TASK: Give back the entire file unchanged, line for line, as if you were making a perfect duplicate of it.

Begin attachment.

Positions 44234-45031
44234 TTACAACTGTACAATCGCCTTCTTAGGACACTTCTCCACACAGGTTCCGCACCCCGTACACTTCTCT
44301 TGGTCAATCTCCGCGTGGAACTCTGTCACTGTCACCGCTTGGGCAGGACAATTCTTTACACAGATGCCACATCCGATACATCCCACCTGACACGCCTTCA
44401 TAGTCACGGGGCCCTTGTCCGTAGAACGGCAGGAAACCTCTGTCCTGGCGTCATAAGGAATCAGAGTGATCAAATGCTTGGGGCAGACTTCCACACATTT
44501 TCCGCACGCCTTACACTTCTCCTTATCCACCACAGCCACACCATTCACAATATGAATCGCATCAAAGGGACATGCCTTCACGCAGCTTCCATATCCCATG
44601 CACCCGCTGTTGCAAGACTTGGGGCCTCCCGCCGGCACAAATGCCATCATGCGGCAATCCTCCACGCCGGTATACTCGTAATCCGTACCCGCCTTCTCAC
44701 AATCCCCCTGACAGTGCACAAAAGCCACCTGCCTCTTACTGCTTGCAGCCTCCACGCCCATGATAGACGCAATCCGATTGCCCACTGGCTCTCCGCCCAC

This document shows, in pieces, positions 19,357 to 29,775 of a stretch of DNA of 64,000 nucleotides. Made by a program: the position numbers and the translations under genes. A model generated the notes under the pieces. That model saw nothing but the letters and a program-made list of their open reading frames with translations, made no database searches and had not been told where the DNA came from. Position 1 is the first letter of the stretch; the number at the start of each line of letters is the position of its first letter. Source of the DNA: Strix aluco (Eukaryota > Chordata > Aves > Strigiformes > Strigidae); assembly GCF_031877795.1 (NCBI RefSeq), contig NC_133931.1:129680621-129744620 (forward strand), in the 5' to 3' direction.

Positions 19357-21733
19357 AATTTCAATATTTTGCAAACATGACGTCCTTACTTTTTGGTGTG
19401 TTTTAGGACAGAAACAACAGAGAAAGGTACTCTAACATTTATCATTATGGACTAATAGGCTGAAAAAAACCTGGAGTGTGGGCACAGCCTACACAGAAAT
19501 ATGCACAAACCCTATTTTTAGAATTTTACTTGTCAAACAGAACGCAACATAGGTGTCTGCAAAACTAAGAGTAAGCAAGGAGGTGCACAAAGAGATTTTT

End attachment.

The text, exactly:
Positions 44234-45031
44234 TTACAACTGTACAATCGCCTTCTTAGGACACTTCTCCACACAGGTTCCGCACCCCGTACACTTCTCT
44301 TGGTCAATCTCCGCGTGGAACTCTGTCACTGTCACCGCTTGGGCAGGACAATTCTTTACACAGATGCCACATCCGATACATCCCACCTGACACGCCTTCA
44401 TAGTCACGGGGCCCTTGTCCGTAGAACGGCAGGAAACCTCTGTCCTGGCGTCATAAGGAATCAGAGTGATCAAATGCTTGGGGCAGACTTCCACACATTT
44501 TCCGCACGCCTTACACTTCTCCTTATCCACCACAGCCACACCATTCACAATATGAATCGCATCAAAGGGACATGCCTTCACGCAGCTTCCATATCCCATG
44601 CACCCGCTGTTGCAAGACTTGGGGCCTCCCGCCGGCACAAATGCCATCATGCGGCAATCCTCCACGCCGGTATACTCGTAATCCGTACCCGCCTTCTCAC
44701 AATCCCCCTGACAGTGCACAAAAGCCACCTGCCTCTTACTGCTTGCAGCCTCCACGCCCATGATAGACGCAATCCGATTGCCCACTGGCTCTCCGCCCAC

This document shows, in pieces, positions 19,357 to 29,775 of a stretch of DNA of 64,000 nucleotides. Made by a program: the position numbers and the translations under genes. A model generated the notes under the pieces. That model saw nothing but the letters and a program-made list of their open reading frames with translations, made no database searches and had not been told where the DNA came from. Position 1 is the first letter of the stretch; the number at the start of each line of letters is the position of its first letter. Source of the DNA: Strix aluco (Eukaryota > Chordata > Aves > Strigiformes > Strigidae); assembly GCF_031877795.1 (NCBI RefSeq), contig NC_133931.1:129680621-129744620 (forward strand), in the 5' to 3' direction.

Positions 19357-21733
19357 AATTTCAATATTTTGCAAACATGACGTCCTTACTTTTTGGTGTG
19401 TTTTAGGACAGAAACAACAGAGAAAGGTACTCTAACATTTATCATTATGGACTAATAGGCTGAAAAAAACCTGGAGTGTGGGCACAGCCTACACAGAAAT
19501 ATGCACAAACCCTATTTTTAGAATTTTACTTGTCAAACAGAACGCAACATAGGTGTCTGCAAAACTAAGAGTAAGCAAGGAGGTGCACAAAGAGATTTTT